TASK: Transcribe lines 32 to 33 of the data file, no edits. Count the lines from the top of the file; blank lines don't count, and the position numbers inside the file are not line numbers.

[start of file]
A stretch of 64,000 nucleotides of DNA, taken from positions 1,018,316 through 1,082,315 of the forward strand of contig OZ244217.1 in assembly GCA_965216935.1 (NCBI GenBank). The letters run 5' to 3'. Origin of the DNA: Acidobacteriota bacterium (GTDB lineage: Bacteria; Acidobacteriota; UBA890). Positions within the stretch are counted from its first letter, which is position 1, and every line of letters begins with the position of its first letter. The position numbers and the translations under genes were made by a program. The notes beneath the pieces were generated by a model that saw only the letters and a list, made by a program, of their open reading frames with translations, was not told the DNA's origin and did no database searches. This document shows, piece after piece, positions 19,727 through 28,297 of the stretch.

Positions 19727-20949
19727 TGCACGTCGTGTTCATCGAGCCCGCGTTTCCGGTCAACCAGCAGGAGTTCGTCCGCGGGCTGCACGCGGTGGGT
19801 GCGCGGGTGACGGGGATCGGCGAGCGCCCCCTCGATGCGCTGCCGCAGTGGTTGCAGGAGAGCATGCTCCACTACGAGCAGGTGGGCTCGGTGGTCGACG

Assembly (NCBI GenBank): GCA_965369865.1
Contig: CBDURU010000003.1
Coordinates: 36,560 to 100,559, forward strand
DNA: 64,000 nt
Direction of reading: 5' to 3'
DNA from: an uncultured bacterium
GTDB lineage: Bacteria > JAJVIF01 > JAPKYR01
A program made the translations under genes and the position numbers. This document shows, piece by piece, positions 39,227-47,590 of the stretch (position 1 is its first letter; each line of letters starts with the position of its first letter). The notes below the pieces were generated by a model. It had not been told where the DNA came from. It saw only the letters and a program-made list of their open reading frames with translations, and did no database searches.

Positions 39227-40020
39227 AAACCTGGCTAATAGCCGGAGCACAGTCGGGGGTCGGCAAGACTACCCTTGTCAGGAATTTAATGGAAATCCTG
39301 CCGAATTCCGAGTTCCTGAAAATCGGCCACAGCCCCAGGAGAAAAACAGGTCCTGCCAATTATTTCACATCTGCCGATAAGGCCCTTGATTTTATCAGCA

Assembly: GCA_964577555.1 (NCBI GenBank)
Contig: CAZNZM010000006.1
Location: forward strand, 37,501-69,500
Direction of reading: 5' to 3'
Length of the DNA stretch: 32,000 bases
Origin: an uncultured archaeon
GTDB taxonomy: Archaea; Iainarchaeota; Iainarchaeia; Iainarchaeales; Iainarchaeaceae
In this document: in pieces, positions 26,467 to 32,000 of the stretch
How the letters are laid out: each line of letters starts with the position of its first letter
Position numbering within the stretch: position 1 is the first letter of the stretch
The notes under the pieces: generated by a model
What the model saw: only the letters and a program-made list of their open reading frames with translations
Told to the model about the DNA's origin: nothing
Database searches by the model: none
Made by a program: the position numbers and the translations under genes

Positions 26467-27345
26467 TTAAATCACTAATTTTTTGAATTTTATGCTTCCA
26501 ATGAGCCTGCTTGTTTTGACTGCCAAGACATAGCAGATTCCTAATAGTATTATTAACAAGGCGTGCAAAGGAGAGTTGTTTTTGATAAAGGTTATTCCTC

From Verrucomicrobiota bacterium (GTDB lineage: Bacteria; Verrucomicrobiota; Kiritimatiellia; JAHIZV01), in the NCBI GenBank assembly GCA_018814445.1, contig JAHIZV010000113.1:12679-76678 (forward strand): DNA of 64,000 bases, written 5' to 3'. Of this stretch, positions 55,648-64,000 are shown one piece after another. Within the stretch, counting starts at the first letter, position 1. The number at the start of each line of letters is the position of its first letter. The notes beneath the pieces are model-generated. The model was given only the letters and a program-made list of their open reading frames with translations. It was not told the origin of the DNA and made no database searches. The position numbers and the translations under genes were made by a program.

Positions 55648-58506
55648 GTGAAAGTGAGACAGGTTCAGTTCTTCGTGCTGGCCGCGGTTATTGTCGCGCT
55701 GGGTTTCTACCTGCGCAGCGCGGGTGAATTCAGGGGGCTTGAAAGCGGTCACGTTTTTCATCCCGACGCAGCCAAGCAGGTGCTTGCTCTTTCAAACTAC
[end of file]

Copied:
26467 TTAAATCACTAATTTTTTGAATTTTATGCTTCCA
26501 ATGAGCCTGCTTGTTTTGACTGCCAAGACATAGCAGATTCCTAATAGTATTATTAACAAGGCGTGCAAAGGAGAGTTGTTTTTGATAAAGGTTATTCCTC